OKCupid’s rating sinks as users rebel over new ‘real name’ policy

Social Media

OKCupid’s users are angry – very, very angry. Just ahead of the new year, the company made a radical change to its policies, and now requires people to use real names instead of an OKCupid username, as before. The change eliminates one of the biggest differentiators between the dating app and rivals like Tinder and Bumble, which have users log in via Facebook in order to use their real name on their dating profile.

Since the update, announced last week, OKCupid’s app has been slammed with bad reviews on the App Store. Over half the reviews (56.3%) for the month of December have only one star – up from around a third in November. That would give the app a dismal 2.2 star rating if only the reviews for the past month were on display in the App Store. (Apple, though, now lets developers choose to not have their ratings resetwhen they launch a new version; OKC has selected this option to maintain its 4.2 star rating instead.)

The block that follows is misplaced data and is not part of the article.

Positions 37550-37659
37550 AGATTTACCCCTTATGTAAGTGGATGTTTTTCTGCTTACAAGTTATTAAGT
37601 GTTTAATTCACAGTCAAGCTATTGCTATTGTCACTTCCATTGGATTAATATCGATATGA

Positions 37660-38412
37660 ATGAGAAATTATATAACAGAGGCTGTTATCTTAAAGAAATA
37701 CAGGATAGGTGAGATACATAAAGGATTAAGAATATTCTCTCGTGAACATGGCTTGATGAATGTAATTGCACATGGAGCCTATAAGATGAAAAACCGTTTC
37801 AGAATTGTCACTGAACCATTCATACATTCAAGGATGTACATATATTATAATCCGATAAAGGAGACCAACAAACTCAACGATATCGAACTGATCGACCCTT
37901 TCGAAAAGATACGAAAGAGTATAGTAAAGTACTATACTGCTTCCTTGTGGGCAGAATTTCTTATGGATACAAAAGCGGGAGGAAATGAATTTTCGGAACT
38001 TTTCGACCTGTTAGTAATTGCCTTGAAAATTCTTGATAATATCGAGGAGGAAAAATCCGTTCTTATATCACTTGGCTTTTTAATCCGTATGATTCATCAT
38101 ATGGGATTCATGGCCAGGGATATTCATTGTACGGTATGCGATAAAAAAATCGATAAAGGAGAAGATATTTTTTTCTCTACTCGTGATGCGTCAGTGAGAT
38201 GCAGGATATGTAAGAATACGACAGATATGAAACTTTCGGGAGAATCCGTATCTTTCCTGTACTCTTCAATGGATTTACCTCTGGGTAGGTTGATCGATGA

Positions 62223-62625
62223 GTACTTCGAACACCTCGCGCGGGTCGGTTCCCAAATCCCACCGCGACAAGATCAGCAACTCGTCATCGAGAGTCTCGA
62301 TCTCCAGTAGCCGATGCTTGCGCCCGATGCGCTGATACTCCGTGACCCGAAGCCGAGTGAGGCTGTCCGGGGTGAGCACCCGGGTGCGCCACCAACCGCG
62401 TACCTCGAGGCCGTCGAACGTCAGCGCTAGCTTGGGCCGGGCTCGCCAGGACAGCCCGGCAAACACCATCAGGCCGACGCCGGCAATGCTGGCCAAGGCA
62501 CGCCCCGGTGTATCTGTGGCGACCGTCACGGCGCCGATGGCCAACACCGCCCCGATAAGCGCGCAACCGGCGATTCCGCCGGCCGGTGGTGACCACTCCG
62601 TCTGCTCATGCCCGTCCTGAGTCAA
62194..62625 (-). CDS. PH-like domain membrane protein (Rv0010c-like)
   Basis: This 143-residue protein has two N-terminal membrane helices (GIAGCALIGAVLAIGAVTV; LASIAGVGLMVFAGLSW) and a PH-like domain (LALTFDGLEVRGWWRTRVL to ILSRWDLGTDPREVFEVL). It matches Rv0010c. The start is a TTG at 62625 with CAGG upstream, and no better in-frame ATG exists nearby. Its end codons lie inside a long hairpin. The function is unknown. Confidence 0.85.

The company explained the reasoning behind the change in a cheeky blog post which made fun of the silly usernames people have adopted on its site over the years, like DoritoprincessXO, DaddyzPrincess29, StayingPawwsitive, Dootdootledootd0, Britney__Tears, laidback___stu, BigDaddyFlash916, and unicorn__jizz, for example. (OKC said these were, in fact, real usernames people had used on its service, but were edited slightly to protect people’s privacy.)

 

It also tied the switch to the end of an era for usernames – noting that AIM recently shut down for good. The suggestion, basically, was that maybe the time for goofy online handles has ended as well.

These aren’t good enough explanations for many of OKCupid’s users, and frankly, they’re a bit dismissive as to why people chose OKC in the first place.

As some reviewers have pointed out, the combination of the real name policy and OKC’s push into discovery via features that aims to find nearby matches by shared interests – could mean less privacy for its users.

After all, armed with a name, age, photo, and city, it’s fairly trivial these days to search for the person in question via Google or Facebook and find out who they are, where they work, and where they live. That’s not information all dating app users want to immediately give out to people who are otherwise strangers.

 

OKCupid’s rating sinks as users rebel over new ‘real name’ policy